It wouldn't surprise me if the municipality has made that a requirement not for tax assessment but to avoid improper insulation installation which could lead to mold, etc. However, from what you've described I don't feel that would be a problem since you are making it interior space, effectively.

What I really, really, don't get is why they would want you to furr out the rafters, since burying them in insulation prevents thermal bridging. Is it possible that this attic space could be finished into storage/usable space? Are they worried someone would put up drywall directly over the insulation in future? I don't see snow load as a problem since they are existing and it was a cold attic as it was. How big of a volume is the space? I assume it has an access panel, typically attic space less than 24" in clear height does not require access (new construction, of course).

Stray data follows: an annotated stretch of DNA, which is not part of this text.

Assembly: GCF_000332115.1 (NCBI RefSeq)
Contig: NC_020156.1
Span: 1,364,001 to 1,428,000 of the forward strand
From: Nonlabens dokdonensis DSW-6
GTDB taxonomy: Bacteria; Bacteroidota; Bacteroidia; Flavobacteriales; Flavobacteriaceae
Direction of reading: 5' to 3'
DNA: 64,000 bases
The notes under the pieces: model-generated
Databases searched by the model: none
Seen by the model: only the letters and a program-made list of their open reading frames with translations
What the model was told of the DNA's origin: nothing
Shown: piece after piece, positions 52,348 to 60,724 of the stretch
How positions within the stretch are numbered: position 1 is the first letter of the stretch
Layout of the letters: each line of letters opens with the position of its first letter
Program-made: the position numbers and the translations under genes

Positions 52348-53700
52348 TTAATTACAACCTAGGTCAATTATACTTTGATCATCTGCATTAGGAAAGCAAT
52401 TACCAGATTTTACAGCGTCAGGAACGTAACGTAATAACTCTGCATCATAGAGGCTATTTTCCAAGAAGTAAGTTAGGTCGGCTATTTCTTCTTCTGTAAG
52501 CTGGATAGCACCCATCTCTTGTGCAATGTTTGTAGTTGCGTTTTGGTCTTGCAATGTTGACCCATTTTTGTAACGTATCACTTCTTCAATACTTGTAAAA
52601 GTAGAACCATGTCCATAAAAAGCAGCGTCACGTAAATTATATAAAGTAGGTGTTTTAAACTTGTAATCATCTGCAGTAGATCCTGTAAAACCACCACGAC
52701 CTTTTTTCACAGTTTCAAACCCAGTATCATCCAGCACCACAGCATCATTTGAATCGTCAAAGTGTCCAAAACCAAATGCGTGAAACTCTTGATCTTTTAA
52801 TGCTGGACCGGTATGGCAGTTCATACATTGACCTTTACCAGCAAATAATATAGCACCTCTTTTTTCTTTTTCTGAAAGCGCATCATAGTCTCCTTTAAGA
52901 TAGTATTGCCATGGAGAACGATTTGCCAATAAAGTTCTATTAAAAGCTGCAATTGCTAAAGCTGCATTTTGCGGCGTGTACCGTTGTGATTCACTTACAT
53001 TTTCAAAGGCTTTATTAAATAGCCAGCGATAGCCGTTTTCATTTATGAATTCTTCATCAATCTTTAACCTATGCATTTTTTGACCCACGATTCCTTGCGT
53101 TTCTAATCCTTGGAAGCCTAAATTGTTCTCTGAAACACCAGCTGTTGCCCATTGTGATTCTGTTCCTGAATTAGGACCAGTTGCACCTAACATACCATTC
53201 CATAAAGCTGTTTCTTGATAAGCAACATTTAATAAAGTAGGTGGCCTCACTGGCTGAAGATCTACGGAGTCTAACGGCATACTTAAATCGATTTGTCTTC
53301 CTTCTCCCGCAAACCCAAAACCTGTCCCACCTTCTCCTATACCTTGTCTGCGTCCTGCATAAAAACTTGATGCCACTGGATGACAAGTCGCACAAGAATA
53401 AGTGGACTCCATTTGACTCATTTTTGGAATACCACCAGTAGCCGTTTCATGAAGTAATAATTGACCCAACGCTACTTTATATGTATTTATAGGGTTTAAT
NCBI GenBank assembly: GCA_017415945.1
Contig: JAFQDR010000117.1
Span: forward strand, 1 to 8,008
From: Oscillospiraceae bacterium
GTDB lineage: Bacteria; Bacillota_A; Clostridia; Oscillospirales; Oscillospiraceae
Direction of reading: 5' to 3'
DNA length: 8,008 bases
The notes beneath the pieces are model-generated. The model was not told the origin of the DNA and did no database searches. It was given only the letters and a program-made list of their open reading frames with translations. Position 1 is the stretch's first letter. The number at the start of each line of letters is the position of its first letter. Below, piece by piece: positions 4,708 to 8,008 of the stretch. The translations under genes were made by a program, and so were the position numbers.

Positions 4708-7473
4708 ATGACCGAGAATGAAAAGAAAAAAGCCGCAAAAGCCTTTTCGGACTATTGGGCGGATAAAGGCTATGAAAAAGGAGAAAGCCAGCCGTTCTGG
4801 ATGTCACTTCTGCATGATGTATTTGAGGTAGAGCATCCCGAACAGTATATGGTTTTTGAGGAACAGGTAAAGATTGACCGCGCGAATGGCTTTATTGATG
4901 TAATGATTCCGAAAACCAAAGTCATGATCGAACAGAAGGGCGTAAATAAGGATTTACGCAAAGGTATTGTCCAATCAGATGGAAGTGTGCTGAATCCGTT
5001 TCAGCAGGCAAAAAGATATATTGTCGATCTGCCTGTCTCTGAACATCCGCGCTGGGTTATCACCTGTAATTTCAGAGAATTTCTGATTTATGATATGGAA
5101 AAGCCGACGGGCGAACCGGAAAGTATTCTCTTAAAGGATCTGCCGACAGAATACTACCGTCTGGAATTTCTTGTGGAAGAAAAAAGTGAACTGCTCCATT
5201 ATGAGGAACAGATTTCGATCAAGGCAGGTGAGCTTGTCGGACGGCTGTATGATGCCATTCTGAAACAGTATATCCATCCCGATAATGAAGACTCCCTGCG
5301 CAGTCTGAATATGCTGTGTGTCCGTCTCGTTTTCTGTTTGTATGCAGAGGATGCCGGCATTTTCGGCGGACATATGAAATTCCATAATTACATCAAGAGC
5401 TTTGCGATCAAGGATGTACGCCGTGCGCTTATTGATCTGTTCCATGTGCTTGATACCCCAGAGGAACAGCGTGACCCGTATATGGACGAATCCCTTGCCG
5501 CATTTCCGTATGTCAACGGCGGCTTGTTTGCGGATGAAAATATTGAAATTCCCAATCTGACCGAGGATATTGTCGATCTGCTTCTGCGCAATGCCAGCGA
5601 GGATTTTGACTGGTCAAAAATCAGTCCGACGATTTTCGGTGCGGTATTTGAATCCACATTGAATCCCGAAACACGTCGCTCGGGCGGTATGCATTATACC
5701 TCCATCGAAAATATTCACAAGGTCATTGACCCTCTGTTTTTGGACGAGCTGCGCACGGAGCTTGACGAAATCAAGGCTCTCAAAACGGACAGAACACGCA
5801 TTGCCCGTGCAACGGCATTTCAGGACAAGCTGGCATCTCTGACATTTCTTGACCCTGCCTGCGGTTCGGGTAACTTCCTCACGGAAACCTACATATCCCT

I wouldn't, personally, bother with a variance since it could affect selling your house in the future, if your municipality requires inspections, etc.

Our city is very strict about home inspections. A home must be inspected prior to sale, and they make people change things often.

The "attic" is currently 75% livable space, and we want to finish it further to 95% livable space. It's about 400-500 sq ft or with 82" ceiling. The total house footprint is about 800 sq ft, so the remainder is below walkable ceiling height.

Because of fire codes, we have to sheetrock anything accessible.

Right now I am feeling like we have to comply with the city and install 1.5" vent chutes, a ridge vent, and fir out the 2x4"s by 2" to get enough insulation in the roof deck. Also, the city does not allow the plastic curved vent chutes because they don't go all the way to the edge.